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UK Politicians on Animal Testing - 2008

by Kelly Morgan with BUAV:

21st May 2008
On the eve of the Crewe and Nantwich by-election, the British Union for the Abolition of Vivisection (BUAV) announced statements from all the main candidates on animal testing.

It is the first time that such an awareness campaign about candidates’ views on animal testing has been initiated during a by-election with the BUAV the only animal protection group to be actively campaigning. A billboard poster can be seen on Edleston Road in Crewe and local advertisements have been taken out in the Crewe and Nantwich Chronicle newspapers.

Chief Executive of the BUAV, Michelle Thew said, "The BUAV welcomes the statements by the candidates on this important issue. Voters concerned about animal welfare will now be able to see for the first time what the candidates have said about what they will do to work towards ending animal tests. We look forward to working with a new Crewe and Nantwich MP who will actively raise this issue in parliament.

"In this crucial by-election every vote counts and we would urge constituents to support the candidate who has set out the strongest views on how they would make Crewe and Nantwich cruelty free."

Notes to editors

1 For further information please contact The Chief Executive, Michelle Thew is available for interview.

2 The candidates’ statements are available on the BUAV website

3 The BUAV will be giving out leaflets on the candidates’ views on Thursday 22nd May on Victoria Street, Crewe in the morning and Churchyard Side in Nantwich in the afternoon.

4 The billboard can be seen on the corner of Edleston Road and Brook Street in Crewe on the main approach into the town centre, postcode CW2 7HT.

The BUAV has been campaigning for over 100 years to achieve a world where nobody wants or believes we need to experiment on animals. We are committed to achieving our aims through reliable and reasoned evidence-based debate. We are proudly non-violent and respect the quality of life for all – animals and people.

For more information contact: Paul Marsden, Director of Policy, BUAV on 020 7619 6992 or 07813 960 727/Out of hours mobile: 07850 510 955 / Email:

In summary, here's what the candidates have told BUAV:-

Tamsin Dunwoody (Labour Party)
"Animal experimentation should only be carried out where there is no alternative and for reasons that are of significant human benefit. Organisations that carry out experimentation must be licensed and subject to regular inspection. I support Labour's policy which aims to reduce the number of animals used in experiments, refine techniques to minimise suffering and replace with non-animal alternatives whenever possible... I would support increased transparency, prioritising non-animal science and alternate testing on household products where possible."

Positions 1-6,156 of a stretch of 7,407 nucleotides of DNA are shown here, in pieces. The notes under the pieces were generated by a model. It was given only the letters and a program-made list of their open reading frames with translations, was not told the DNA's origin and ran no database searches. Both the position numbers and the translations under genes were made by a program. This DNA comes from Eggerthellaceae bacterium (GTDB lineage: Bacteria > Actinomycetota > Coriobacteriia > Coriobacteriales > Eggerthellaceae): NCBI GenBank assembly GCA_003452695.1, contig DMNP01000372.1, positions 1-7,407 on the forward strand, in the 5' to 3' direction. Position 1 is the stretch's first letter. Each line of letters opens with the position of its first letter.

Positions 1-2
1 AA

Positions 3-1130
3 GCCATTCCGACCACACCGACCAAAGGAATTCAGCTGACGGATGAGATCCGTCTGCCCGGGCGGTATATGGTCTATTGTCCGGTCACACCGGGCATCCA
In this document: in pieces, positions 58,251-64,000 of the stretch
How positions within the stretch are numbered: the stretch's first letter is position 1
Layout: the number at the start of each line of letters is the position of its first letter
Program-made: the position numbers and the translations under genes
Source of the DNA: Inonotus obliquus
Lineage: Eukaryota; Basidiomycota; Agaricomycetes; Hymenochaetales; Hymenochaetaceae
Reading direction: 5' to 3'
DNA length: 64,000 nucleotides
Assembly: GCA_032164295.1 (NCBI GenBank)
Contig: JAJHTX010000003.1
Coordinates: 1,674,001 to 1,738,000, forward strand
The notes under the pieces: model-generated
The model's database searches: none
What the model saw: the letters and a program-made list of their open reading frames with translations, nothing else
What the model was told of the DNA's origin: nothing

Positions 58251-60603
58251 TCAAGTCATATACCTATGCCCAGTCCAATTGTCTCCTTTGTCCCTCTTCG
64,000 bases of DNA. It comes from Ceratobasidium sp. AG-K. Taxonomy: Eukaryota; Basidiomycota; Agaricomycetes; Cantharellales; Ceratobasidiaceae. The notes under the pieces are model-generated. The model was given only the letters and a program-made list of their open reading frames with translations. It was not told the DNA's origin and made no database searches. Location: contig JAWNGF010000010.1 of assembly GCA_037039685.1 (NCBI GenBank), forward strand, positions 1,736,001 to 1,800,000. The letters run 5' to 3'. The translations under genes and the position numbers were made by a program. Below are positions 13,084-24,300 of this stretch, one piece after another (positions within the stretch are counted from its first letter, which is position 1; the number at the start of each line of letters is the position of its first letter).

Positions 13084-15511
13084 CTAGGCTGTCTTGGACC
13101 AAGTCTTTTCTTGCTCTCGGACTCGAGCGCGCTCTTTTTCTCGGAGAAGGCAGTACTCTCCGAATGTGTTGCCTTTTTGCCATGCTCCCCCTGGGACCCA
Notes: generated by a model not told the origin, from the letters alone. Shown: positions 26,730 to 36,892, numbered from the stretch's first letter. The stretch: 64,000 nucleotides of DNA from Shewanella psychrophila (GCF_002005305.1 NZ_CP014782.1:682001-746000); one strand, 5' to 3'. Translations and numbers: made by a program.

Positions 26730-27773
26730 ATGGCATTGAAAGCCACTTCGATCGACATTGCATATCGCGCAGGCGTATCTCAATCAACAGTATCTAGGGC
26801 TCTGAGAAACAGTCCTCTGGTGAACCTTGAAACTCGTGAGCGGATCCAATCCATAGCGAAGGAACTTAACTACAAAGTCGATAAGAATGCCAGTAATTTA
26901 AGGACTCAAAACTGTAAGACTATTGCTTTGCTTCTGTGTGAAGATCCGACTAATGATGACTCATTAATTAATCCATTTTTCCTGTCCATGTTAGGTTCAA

Mike Nattrass (UK Independence Party)
"As an MEP I have been consistently against cruelty to animals... I support increased transparency and accountability in animal experimentation; I support prioritising non-animal science; I support banning the use of animals to test household products".

Elizabeth Shenton (Liberal Democrats)
"Not enough effort is being made to fund modern techniques which provide alternatives to experimenting on live animals... we would divert some of the money currently used to finance testing on animals to fund research into alternatives... I do not agree with the testing of household and beauty products on animals... I am a strong campaigner for less animal testing across the board."

Robert Smith (Green Party)
"The Green Party and myself opposes the use of animal experimentation, particularly on cosmetic products and other household products, as well as experimentation using genetic manipulation... I would like to see increased transparency and accountability on animal experimentation... the Green party would seek to divert all funding currently going into animal based experimentation into non animal forms."

Edward Timpson (Conservative Party)
"I believe it is time to look closely at animal testing legislation to ensure that it is as robust as possible... I am deeply concerned that, for a fifth consecutive year, [Home Office] figures show that the number of animals used in scientific procedures has risen. We must, in every circumstance, weigh the benefits to humans, other animals and the environment, against the cost to the animals involved. Accepting this, the Conservative Party is also committed to tackling this issue where Labour has failed. A 15 per cent rise in the number of living animals used in scientific procedures since 2001 is unacceptable and the Home Office has shown scant regard for this spiralling trend. As for a ban on using animals to test household products, the Conservative Party is open to such a prospect but a final decision will not be taken until late June."

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